Christian author Emily Freeman recounts a recent experience she had while listening to another author’s audio book:
I’ve been listening to Elizabeth Gilbert’s book, Big Magic, in my car as I drive around town this week… but as I listen to her read, I am pleased by this one thought: I’m so relieved I already wrote my own Big Magic. It’s called A Million Little Ways and it came out in 2013.
Why did she feel this way? She goes on to explain:
…while I listen to Big Magic, to Elizabeth Gilbert walk the same circles around creativity that so many of us have walked around and then written about, I realize I am deeply grateful.
Because while our perspective and world view are vastly different, while our personality and theology might not mix well, and while her book sits high up on bestseller lists while mine is mostly unknown by the majority of the population, I feel a certain kinship with Elizabeth Gilbert as I listen to her book.
And I am thankful that, at least this time, I do not feel threatened by the voice of another author who is saying similar things I’ve said.
You see, Ms. Freeman had a choice. She could have allowed this experience to demean her own work in her eyes. But instead, she chose to be grateful that she’d been able to contribute to the subject of creativity, yet also appreciate similar writing by another author.
The truth is that many writers and would-be writers are intimidated by the quantity of books already written on their subject, causing them to ask: Why should I write a book that has already been written? How can I possibly add to (or stand out from) the surplus of high caliber work that currently exists?
Perhaps we can find comfort in the words of King Solomon:
What has been is what will be,
and what has been done is what will be done,
and there is nothing new under the sun. (Ecclesiastes 1:9)
While Ms. Freeman was able to appreciate that her subject (creativity) has been so extensively studied and explored, bestselling author Jon Acuff comes at the situation from a different angle, as he expressed in this tweet:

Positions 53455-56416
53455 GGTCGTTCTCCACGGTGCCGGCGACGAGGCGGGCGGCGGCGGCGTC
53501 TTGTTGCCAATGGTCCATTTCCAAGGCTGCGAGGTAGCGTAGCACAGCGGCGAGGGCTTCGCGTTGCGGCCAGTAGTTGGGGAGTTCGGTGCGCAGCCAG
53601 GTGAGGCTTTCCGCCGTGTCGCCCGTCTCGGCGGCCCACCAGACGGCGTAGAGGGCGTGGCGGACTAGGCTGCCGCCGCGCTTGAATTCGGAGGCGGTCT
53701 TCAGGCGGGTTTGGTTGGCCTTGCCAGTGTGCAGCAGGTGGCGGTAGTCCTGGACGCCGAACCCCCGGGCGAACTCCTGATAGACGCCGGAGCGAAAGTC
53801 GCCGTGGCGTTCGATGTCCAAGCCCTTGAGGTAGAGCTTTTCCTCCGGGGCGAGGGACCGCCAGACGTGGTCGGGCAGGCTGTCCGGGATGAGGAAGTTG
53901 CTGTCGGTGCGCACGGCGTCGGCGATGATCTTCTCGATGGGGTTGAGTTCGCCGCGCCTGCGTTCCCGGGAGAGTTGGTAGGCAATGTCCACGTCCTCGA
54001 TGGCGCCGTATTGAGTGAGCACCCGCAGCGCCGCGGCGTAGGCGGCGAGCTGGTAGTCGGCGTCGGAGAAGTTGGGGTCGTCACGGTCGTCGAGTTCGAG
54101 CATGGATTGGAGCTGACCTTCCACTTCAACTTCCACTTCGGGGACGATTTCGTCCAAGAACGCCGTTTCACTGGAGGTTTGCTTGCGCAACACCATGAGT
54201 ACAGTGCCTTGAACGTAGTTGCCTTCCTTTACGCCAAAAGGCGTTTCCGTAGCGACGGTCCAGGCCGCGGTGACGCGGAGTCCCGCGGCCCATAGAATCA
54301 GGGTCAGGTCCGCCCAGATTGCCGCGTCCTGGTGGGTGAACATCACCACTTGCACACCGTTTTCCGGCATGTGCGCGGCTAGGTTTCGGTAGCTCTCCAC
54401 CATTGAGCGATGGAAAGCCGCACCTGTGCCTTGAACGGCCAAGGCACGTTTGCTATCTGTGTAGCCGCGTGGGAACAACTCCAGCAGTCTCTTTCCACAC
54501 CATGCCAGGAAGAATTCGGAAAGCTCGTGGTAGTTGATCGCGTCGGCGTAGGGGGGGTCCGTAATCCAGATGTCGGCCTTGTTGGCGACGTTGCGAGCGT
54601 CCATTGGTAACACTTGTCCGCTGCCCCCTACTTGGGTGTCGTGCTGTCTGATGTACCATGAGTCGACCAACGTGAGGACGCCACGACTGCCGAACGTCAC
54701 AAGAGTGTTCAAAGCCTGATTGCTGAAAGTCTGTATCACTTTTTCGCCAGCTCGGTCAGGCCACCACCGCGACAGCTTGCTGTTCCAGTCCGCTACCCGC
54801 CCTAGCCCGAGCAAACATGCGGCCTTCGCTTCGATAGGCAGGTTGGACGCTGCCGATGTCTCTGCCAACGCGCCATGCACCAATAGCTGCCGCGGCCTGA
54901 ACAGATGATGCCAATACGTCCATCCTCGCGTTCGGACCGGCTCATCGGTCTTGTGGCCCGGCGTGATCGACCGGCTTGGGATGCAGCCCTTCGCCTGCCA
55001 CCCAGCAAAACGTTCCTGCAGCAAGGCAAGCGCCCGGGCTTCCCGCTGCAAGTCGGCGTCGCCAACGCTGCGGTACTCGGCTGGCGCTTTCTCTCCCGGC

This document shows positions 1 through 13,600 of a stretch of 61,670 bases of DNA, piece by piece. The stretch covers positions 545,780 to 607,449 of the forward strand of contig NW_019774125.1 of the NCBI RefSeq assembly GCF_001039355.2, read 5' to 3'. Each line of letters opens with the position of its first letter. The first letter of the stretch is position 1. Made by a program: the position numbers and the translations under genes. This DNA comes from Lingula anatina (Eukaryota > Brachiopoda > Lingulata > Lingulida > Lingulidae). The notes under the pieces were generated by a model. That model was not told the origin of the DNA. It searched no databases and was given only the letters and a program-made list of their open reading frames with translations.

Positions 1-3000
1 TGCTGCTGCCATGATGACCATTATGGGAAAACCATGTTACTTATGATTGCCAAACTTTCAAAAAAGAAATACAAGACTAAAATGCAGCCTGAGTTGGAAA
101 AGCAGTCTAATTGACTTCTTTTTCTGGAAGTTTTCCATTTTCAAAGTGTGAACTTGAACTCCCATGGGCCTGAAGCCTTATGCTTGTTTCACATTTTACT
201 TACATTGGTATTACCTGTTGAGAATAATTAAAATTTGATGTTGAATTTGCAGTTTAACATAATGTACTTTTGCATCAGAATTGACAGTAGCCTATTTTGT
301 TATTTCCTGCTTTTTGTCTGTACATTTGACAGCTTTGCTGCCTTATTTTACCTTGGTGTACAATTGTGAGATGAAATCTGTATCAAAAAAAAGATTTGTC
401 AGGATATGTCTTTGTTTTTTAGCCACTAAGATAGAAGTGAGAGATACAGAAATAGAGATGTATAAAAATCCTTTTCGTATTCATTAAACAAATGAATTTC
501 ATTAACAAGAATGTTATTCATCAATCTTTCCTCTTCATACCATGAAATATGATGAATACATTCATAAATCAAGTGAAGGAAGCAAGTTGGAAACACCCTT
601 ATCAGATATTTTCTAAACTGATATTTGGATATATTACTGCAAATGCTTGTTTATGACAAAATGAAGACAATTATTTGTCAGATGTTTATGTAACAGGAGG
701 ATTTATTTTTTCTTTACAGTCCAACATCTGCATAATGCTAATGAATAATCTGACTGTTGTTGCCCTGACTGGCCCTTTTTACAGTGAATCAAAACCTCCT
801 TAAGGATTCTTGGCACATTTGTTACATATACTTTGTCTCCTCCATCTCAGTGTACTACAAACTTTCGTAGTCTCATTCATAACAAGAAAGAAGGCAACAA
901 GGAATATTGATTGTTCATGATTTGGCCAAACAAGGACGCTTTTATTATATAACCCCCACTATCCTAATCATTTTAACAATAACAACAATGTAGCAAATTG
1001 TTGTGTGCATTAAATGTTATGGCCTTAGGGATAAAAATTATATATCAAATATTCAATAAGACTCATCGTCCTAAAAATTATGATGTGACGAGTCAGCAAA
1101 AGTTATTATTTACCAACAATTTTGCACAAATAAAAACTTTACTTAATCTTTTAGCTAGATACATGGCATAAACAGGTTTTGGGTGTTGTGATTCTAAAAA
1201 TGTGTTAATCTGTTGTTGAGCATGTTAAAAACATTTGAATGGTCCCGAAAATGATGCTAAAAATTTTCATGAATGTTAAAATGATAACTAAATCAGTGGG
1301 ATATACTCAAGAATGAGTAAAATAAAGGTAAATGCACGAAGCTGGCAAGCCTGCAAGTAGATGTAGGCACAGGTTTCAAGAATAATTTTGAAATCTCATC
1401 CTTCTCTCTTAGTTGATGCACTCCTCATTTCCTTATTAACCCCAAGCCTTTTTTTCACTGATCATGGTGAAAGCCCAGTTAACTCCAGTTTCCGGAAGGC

Dear writers, someone smarter and more talented hasn’t already written the book you want to write. I promise. We need your book.
— Jon Acuff (@JonAcuff) April 11, 2017
He makes the point that – yes your subject has been written about – but not by you. Your peculiar voice matters. It turns a rote topic into a unique and indispensable part of the subject’s greater lexicon.
Once we can accept these two truths—that our theme or revelation is not particularly unique, but our voice is—there is freedom:
- Freedom from the need to write an exhaustive dissertation
- Freedom to narrow your writing to the areas where you have the most revelation, knowledge, and experience
- Freedom from comparison with those who have greater academic or theological insight on the subject
Now we can begin to ask:
- What is my contribution to this subject?
- How can I use my individual experience, perspective, and voice to further the discussion and broaden the audience’s understanding?
- How has God uniquely crafted me to speak on this topic?
This self-awareness allows us to avoid many of the traps writers fall into, such as writing for other authors and comparing our work unnecessarily. We are now free to write the book that is within us to write, and nothing more.
At Certa Publishing we believe that each of our authors possesses a unique and God-given voice, along with a high calling to use that voice to impact the Kingdom. Through our distinct “partner publishing” model, we come alongside writers to support them in their publishing process. Contact us today to find out more!